Tyrannis: Great Things

– by Sinclair Ferguson

It was only by great concentration that Orwell Fine repressed his glands’ inclination to call his bluff before the world by dotting his forehead with beads of sweat. The fluorescent, almost neon glow of the cameras’ supplemental light lent no heat to his place behind the senatorial podium. Perspiration would mean only one thing: his words were less than sincere. Still, Senator Fine had stood behind this same podium on a number of occasions, and his experience and practice had taught him to mask himself well.

“Like my father before me, I will persist with upholding the will of the people who’ve repeatedly promoted me to this post. We will continue to insist that our sovereignty be recognized, and that the people of Eruka V are not merely a workforce to be recruited, but a free people, destined to write its own future, not subject to the whims and fiscal quotas of mega-corporations who through their political wooing, can bend the ear of CONCORD. We will continue the fight. Thank you.”

Concluding his statements, he abruptly turned, his entourage following him. The cameras rotated from their focus on the podium to their respective commentators who began to offer narrative on the senator’s remarks. Senator Fine absently dragged his thumb across the left side of his forehead. It was still dry. His secretary leaned into him as he turned the hallway corner to the double doors of his office, and said, “You have a visitor.” “I’m sure,” he replied, as the double doors were parted for him by eager staff.

His office was plush. Kobalt blue carpet spread like the sea to the edges of the curved walls, lined with fine wood, dyed white. Behind the large desk at the end of the room stood a wide window, flanked by tall drapes, edged in gold lining, a breathtaking view of the senatorial lawn behind it. The view was occluded by the silhouette of a man, looking out the window. Orwell turned to the staffer who’d followed him in. The man immediately recognized this as an indication to leave the room and exited, closing the doors behind him. As the latch engaged on the door, the figure by the window turned. “That was quite a speech, Senator. You’re getting better at them, I think. I was almost sympathetic.” “Mr. Trinnix, it is customary to make appointments with with Senate. We are very busy these days,” Orwell remarked, stepping behind his desk, taking his place in his own ornate but comfortable chair. “Won’t you have a seat?”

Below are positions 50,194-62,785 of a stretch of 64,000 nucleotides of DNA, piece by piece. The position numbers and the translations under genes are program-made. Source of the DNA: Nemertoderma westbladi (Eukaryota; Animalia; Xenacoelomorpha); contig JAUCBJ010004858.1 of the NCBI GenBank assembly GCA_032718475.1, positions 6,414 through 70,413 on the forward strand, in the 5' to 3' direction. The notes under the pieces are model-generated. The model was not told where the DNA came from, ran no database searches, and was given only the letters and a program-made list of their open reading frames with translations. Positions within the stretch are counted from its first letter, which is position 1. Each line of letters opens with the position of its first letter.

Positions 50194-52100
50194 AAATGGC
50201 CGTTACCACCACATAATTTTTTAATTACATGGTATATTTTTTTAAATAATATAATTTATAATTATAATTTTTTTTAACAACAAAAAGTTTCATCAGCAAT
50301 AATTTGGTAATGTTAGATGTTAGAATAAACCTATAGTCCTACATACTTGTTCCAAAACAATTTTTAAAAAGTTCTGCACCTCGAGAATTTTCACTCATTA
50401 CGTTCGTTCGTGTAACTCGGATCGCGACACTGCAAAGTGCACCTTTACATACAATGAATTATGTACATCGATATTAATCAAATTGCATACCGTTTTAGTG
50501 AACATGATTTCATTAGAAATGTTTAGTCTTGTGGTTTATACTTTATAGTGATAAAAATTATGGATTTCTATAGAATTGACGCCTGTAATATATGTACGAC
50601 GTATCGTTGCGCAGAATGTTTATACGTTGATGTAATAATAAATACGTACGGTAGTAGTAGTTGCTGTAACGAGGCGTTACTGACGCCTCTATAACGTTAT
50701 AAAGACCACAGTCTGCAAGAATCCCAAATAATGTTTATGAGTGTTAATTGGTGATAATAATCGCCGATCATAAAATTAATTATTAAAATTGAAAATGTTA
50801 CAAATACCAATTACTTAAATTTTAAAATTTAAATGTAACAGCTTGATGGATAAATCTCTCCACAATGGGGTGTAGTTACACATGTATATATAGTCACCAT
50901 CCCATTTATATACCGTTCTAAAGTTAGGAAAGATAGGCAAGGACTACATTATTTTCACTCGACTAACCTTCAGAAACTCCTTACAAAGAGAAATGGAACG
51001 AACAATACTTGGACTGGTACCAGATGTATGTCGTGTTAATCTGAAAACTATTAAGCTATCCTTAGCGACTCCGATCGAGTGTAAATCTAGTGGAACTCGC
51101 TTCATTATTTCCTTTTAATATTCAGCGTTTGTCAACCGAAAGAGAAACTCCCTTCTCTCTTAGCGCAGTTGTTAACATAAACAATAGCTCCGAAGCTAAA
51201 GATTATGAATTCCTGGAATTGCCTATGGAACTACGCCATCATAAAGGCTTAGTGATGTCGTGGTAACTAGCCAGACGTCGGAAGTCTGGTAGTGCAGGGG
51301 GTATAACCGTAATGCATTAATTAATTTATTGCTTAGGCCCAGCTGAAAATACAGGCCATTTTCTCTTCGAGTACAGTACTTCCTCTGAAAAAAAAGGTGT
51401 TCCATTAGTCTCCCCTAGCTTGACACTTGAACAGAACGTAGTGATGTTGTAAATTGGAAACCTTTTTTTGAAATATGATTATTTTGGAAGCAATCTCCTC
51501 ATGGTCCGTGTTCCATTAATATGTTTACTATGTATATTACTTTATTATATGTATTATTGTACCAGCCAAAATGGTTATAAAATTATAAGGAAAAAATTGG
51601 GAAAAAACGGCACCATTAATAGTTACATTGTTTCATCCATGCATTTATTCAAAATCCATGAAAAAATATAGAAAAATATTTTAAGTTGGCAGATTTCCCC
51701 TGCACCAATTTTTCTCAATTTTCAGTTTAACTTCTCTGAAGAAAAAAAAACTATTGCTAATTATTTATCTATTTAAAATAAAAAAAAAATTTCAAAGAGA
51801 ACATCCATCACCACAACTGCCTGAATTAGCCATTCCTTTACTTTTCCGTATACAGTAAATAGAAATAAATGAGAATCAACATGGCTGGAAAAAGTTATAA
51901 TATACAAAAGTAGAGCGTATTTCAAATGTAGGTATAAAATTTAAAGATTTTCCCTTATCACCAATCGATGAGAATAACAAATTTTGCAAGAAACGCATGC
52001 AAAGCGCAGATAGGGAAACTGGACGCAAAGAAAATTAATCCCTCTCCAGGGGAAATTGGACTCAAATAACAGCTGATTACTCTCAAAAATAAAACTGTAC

“Thank you, Senator.” The man descended into one of the leather chairs opposite the official desk, and leaned back. “My corporation was expecting a more generous and expedient schedule. We’ve demonstrated the courtesy of working with you, showing good faith. CONCORD has given us a clearance that doesn’t exactly require such formalities. We would have thought you would have responded differently.” The Senator’s chair rotated back and forth slowly as he listened, his fingers pressed together before him. “Mr. Trinnix, I…” “Just Trinnix,” the guest interrupted with less than sympathetic correction. Orwell noted the posturing and continued. “Trinnix, it takes time to soften such an independent people. If they had any inkling you were even planetside, they’d dismember both our bodies on the capitol steps.” The guest’s eyes were steady. “I’ve been dismembered many times,” Trinnix replied, a grin playing upon his face. “Ah yes,” Orwell returned, “your immortality. A thousand rebirths amongst the stars. Your little 600,000 member oligarchy. And we all have to play the good and faithful subject, we poor mortals.” The Senator has frequently used sarcasm to mask fear or awkwardness. He was doing his best to project confidence, but he wanted little more than for this zombie to leave his office. “I’m trying to broker a situation that will guarantee your corporation’s initial unfettered access to Eruka’s resources and to its skilled labor. You know I have to continue to masquerade until I have courted the unions, put in place the propaganda that will convince the public that your molestation of their planet is in their best interests. Your insistence on a stepped up timeline is making this very difficult.”